What good did the Ukrainians for the Russians after the time of troubles

History 08/03/20 What good did Ukrainians for the Russian after the time of troubles

War often lead to increased cultural contacts. Was no exception and the time of Troubles the Moscow state. After it has significantly increased cultural ties Moscow Russia, on the one hand, and Ukraine and Belarus were part of the Commonwealth. Western Europe was part of Russia through Poland. Military system, the formation of the Polish-Lithuanian nobility of the Belarusian-Ukrainian origin caused Moscow nobility an involuntary desire to emulate them. Recognizing the cultural superiority of Kievan Russia over Moscow affected in such cases, where great Russians before fiercely defended their ethnic identity in matters of faith. Ukrainians and Belarusians professed the same Orthodox faith, but their views on religious matters were wider, they were not afraid to engage in religious disputes with Polish Catholics and adherents of Lutheranism. They were notable for their comparative erudition, and it was clear, because in the Belarusian-Ukrainian lands not only home education has evolved, but were created educational institutions that tried to compete with the Catholic, heavily used at that time in the Commonwealth by the Jesuits. Orthodox educational institutions were also created under the patronage of wealthy nobles (Polish state patronized only Jesuit collegiums), but chipped Orthodox brotherhoods of the cities of Lvov and Vilna. These brotherhoods were learning to defend their positions in public religious and political disputes with the Catholics. The printing of Orthodox brotherhoods (Lviv, for example) was a source of distribution of printed Orthodox books and in the Moscow state. In General, all boiled down to the fact that Muscovy, realizing after the time of Troubles, its lack of competitiveness on the basis of grammar, rhetoric, political and military Sciences, spoke to the ortholawn lands of Ukraine and Belarus as the source of knowledge. And this, in turn, opened the way to Russia to speakers of Ukrainian and Belarusian literature, their influence on the higher spheres of society of the Moscow state.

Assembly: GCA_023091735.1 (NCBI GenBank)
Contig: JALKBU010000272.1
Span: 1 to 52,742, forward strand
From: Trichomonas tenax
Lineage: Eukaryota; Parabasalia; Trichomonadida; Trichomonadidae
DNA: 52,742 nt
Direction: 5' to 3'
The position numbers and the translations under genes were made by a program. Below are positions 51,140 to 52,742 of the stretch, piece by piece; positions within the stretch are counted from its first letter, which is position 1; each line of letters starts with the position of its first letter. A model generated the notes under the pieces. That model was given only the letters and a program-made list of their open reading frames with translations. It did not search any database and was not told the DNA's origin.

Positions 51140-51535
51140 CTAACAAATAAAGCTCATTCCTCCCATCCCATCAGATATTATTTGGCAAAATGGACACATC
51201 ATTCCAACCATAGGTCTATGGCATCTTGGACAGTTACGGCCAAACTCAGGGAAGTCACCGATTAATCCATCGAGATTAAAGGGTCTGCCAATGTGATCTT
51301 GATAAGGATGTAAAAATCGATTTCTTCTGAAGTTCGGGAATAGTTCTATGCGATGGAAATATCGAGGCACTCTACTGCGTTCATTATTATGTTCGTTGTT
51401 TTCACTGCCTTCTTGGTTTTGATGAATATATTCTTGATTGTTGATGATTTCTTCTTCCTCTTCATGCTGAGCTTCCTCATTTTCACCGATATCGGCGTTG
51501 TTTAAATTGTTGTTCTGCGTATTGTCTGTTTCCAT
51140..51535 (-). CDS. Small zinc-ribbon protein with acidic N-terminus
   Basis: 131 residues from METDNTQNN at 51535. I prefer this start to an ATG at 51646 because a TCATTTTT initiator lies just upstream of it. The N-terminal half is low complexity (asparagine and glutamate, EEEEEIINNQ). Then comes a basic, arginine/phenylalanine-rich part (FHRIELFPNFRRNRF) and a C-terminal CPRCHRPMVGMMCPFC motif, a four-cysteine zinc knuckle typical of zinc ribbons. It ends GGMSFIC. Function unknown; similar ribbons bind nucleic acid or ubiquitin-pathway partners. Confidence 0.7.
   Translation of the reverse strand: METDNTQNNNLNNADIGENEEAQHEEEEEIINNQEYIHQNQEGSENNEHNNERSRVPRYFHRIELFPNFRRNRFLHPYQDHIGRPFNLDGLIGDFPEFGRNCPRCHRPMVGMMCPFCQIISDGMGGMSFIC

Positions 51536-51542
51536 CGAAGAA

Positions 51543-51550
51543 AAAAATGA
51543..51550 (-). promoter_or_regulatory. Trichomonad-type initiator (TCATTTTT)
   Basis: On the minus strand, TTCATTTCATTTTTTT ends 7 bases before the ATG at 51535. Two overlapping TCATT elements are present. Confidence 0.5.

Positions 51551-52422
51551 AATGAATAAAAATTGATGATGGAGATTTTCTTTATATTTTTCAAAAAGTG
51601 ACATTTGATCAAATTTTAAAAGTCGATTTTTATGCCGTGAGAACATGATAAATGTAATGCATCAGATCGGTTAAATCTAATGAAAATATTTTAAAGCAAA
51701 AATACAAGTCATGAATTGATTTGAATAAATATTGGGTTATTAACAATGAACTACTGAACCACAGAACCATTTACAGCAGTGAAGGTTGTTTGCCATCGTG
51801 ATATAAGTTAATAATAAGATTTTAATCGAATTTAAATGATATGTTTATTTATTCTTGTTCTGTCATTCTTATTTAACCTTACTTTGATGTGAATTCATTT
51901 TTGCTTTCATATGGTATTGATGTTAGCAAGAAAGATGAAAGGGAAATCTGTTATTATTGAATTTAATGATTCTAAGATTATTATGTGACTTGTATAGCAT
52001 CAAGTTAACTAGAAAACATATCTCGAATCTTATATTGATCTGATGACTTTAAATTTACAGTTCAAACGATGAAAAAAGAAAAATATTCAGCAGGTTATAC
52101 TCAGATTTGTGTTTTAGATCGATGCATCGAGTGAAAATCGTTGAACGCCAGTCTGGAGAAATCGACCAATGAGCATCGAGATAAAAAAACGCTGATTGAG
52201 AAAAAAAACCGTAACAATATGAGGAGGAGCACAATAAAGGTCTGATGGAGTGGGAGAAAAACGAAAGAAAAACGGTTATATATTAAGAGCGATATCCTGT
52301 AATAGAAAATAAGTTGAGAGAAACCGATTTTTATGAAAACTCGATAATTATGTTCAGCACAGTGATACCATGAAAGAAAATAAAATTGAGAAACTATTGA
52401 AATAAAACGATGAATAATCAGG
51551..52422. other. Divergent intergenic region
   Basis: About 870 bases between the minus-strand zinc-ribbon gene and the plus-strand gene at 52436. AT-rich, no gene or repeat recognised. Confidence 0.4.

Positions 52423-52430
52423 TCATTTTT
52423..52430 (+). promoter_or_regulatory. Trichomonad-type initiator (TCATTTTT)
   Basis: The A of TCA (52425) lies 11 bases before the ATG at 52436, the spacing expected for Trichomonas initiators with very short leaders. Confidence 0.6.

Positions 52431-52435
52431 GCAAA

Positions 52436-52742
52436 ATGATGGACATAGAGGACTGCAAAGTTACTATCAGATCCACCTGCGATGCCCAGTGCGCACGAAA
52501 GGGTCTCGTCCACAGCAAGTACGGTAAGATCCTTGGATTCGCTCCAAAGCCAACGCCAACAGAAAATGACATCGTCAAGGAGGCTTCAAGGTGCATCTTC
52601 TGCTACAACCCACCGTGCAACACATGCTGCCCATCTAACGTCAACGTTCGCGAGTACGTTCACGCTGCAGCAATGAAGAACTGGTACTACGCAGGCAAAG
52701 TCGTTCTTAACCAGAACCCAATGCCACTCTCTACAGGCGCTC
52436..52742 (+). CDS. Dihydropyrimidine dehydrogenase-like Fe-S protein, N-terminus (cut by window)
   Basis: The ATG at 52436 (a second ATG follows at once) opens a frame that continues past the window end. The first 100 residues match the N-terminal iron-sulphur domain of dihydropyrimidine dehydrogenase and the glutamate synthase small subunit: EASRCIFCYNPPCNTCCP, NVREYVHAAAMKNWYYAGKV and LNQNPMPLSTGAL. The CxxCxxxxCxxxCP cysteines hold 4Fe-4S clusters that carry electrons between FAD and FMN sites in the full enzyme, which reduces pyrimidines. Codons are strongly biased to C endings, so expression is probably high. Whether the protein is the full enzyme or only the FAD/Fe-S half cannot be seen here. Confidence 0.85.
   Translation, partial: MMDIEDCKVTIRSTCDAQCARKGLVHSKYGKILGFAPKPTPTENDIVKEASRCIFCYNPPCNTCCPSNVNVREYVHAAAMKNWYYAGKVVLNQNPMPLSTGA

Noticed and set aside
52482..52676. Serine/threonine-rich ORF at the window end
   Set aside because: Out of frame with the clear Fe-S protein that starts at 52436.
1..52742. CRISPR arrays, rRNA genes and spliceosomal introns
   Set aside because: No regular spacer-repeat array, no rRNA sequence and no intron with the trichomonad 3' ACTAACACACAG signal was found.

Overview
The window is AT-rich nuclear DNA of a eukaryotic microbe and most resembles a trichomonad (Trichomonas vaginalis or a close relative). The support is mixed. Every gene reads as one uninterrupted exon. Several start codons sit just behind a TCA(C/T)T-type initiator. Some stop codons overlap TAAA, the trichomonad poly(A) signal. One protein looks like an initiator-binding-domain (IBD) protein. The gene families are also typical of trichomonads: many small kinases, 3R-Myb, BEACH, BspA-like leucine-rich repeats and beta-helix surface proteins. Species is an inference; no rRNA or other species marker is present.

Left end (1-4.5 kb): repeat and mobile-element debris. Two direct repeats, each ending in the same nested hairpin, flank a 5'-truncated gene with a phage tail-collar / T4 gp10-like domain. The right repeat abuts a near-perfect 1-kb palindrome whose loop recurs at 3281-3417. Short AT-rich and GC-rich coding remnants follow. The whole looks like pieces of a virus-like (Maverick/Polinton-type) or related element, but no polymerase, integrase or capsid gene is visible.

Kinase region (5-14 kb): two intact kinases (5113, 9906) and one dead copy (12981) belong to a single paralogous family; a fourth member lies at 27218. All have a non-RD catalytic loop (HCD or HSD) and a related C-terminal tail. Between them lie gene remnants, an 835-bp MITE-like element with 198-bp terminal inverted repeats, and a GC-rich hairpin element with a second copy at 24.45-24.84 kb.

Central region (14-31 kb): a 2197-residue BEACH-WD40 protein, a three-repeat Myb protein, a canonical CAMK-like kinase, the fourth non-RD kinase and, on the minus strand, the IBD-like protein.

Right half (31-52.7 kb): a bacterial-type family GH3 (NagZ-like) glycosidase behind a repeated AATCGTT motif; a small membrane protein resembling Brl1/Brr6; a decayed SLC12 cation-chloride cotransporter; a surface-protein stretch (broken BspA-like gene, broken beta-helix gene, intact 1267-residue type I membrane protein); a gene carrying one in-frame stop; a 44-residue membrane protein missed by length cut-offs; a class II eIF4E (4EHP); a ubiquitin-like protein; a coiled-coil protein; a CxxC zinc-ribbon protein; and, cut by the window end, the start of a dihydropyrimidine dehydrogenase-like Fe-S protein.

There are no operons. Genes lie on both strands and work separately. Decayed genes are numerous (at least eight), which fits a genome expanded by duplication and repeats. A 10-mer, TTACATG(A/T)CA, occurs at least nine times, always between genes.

This contributed to another side of the same process. To know the Orthodox of Ukraine and Belarus, being exposed to the increasingly strong Polish and Catholic influence, were aware that the support he is likely to obtain only in Moscow, in the Russian Orthodox Tsar and the Russian Church. Moscow was increasingly perceived not as a source of tyranny, and as the only independent Orthodox Russian Empire. From the end of XVI – early XVII century begins to spread hope for Moscow’s help the king of action! Orthodox Ukrainians and Belarusians, not converted to “the faith of the poles”, are increasingly aware of being “roskem people,” friends of Moscow. After the time of Troubles, with the 1620-ies in Ukraine are subject to the composition of the Zaporozhye Cossacks, who appear “chivalrous men”, the Russian Orthodox gentry. Moscow acts the same Cossacks, zadeystvovany in the time of Troubles together with the Polish-Lithuanian people, began also to forget for political reasons.